Reports of police beating and associated harms among people who inject drugs in Bangkok, Thailand: a serial cross-sectional study
1 Urban Health Research Initiative, British Columbia Centre for Excellence in HIV/AIDS, St. Paul’s Hospital, 608-1081 Burrard Street, Vancouver, BC V6Z 1Y6, Canada
2 Interdisciplinary Studies Graduate Program, University of British Columbia, Green Commons, 6201 Cecil Green Park Road, Vancouver, BC V6T 1Z1, Canada
3 School of Population & Public Health, University of British Columbia, 2206 East Mall, Vancouver, BC V6T 1Z3, Canada
4 Global Drug Policy Program, Open Society Foundations, 7th Floor Millbank Tower, 21-24 Millbank, London SW1P 4QP, United Kingdom
5 Mitsampan Harm Reduction Center / Thai AIDS Treatment Action Group, 18/89 Vipawadee Rd., soi 40 Chatuchak, Bangkok 10900, Thailand
6 Faculty of Medicine, University of British Columbia, 317-2194 Health Sciences Mall, Vancouver, BC V6T 1Z3, Canada
Citation and License
BMC Public Health 2013, 13:733 doi:10.1186/1471-2458-13-733Published: 7 August 2013
Thailand has for years attempted to address illicit drug use through aggressive drug law enforcement. Despite accounts of widespread violence by police against people who inject drugs (IDU), the impact of police violence has not been well investigated. In the wake of an intensified police crackdown in 2011, we sought to identify the prevalence and correlates of experiencing police beating among IDU in Bangkok.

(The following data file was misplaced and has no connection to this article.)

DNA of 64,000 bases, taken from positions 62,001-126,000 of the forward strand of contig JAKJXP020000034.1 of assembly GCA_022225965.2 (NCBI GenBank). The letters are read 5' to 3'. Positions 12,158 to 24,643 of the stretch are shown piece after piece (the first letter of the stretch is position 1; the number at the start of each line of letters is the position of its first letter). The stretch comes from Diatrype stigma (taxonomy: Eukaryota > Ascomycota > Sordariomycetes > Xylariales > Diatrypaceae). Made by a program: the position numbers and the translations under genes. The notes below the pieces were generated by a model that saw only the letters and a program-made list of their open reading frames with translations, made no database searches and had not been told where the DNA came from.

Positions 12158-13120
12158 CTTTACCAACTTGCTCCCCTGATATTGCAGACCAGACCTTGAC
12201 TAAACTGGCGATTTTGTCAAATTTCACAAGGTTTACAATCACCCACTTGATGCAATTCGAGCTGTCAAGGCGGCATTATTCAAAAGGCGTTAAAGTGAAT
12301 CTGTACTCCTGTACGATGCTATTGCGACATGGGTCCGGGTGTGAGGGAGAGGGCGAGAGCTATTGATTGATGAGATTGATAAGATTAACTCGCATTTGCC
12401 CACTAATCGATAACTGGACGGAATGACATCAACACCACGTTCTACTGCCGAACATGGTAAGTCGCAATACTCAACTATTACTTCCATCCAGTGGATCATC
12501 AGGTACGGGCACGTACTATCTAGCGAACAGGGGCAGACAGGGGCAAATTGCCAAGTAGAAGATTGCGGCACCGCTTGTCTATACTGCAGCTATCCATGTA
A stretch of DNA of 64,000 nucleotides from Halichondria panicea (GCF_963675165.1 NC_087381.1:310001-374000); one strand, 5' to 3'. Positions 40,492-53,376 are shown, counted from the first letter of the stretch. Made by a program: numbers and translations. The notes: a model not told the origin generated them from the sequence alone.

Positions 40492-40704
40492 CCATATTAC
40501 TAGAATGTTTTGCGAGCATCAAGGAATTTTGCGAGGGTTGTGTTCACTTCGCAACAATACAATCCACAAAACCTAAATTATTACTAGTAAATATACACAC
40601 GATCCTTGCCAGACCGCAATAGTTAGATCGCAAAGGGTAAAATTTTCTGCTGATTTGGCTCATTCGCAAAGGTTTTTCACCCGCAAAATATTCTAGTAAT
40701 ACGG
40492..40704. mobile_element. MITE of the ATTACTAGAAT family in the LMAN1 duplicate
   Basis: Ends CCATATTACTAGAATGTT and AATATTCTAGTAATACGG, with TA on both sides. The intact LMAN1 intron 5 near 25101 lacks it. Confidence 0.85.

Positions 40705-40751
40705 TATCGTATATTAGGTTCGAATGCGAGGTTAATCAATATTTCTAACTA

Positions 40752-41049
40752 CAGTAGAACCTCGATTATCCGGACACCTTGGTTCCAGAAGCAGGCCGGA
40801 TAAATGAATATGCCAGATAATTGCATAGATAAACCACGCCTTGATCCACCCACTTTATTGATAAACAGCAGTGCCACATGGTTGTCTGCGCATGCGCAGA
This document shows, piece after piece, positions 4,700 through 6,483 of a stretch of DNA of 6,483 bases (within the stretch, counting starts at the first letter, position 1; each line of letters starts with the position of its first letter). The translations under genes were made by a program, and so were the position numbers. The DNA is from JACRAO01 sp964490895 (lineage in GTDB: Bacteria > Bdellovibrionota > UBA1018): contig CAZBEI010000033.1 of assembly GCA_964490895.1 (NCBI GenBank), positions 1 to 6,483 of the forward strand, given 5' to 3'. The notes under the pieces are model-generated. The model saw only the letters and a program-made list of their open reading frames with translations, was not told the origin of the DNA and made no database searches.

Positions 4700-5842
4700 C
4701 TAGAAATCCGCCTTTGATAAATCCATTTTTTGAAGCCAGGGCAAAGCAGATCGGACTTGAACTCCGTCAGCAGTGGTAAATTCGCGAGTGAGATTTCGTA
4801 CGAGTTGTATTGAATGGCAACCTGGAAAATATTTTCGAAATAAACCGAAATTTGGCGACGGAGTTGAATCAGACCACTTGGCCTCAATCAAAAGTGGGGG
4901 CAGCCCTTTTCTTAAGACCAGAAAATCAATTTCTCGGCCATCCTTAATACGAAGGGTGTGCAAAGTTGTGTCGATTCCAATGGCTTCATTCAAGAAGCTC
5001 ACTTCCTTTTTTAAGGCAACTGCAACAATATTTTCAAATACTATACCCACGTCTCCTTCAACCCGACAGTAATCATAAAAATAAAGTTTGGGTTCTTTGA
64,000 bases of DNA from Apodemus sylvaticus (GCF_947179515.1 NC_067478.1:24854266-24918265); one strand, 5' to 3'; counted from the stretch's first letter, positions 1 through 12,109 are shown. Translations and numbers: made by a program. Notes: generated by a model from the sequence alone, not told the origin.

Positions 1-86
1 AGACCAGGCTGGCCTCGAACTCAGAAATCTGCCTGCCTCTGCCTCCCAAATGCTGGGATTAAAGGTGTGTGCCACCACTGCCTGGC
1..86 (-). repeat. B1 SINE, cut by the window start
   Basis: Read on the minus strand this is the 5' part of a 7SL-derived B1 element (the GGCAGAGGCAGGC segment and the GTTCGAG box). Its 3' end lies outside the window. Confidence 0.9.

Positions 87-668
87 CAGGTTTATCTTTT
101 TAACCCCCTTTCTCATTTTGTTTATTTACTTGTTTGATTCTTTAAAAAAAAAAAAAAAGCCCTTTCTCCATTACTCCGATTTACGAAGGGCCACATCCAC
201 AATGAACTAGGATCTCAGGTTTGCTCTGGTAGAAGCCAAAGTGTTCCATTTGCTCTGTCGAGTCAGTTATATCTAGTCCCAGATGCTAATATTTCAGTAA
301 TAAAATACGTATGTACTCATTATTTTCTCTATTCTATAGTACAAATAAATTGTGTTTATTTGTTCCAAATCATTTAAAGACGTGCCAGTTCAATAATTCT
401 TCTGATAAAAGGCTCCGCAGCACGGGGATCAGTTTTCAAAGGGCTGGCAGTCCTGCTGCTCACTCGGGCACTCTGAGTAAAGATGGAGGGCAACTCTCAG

Community-recruited samples of IDU in Bangkok were surveyed between June 2009 and October 2011. Multivariate log-binomial regression was used to identify factors associated with reporting police beating.
In total, 639 unique IDU participated in this serial cross-sectional study, with 240 (37.6%) participants reporting that they had been beaten by police. In multivariate analyses, reports of police beating were associated with male gender (Adjusted Prevalence Ratio [APR] = 4.43), younger age (APR = 1.69), reporting barriers to accessing healthcare (APR = 1.23), and a history of incarceration (APR = 2.51), compulsory drug detention (APR = 1.22) and syringe sharing (APR = 1.44), and study enrolment in 2011 (APR = 1.27) (all p < 0.05). Participants most commonly reported police beating during the interrogation process.
A high proportion of IDU in Bangkok reported having been beaten by the police. Experiencing police beating was independently associated with various indicators of drug-related harm. These findings suggest that the over-reliance on enforcement-based approaches is contributing to police-perpetrated abuses and the perpetuation of the HIV risk behaviour among Thai IDU.